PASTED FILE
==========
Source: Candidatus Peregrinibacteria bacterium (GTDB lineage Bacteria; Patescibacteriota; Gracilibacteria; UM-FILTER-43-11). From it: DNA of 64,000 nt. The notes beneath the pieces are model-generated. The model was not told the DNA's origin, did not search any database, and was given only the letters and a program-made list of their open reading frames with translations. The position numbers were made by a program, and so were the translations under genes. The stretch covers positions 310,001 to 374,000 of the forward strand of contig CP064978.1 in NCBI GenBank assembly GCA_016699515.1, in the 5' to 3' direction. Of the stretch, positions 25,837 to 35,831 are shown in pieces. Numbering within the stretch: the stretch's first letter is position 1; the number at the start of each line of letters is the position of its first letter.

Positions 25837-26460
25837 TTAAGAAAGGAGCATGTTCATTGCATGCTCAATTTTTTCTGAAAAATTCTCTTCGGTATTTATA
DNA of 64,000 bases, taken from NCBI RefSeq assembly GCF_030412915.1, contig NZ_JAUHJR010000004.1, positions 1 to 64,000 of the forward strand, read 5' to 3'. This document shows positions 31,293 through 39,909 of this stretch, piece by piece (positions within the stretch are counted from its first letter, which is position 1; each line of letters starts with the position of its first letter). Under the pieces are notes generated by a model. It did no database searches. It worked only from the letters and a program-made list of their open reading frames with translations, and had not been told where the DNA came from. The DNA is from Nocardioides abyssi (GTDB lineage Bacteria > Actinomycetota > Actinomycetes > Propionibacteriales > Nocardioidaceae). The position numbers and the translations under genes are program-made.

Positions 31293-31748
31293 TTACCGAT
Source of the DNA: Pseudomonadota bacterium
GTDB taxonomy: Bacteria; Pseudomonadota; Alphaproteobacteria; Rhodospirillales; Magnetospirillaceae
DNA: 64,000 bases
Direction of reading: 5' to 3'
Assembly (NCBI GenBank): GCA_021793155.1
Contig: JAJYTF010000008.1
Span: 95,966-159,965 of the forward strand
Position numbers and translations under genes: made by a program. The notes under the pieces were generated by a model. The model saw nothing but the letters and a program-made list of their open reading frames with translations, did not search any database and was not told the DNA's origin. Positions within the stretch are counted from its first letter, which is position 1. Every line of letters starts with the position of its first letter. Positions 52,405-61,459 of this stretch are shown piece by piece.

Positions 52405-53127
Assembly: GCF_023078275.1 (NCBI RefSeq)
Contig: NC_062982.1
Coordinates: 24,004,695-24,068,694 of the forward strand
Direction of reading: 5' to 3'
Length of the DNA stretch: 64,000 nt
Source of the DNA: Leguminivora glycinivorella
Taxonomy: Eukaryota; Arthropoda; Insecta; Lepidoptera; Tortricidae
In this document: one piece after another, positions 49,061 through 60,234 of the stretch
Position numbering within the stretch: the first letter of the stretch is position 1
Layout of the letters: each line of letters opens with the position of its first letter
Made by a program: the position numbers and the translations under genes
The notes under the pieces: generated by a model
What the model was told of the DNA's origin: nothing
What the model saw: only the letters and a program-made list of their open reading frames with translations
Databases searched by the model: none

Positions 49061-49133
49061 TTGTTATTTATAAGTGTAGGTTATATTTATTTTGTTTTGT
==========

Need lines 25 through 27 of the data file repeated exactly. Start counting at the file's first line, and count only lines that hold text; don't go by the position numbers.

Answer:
Layout of the letters: each line of letters opens with the position of its first letter
Made by a program: the position numbers and the translations under genes
The notes under the pieces: generated by a model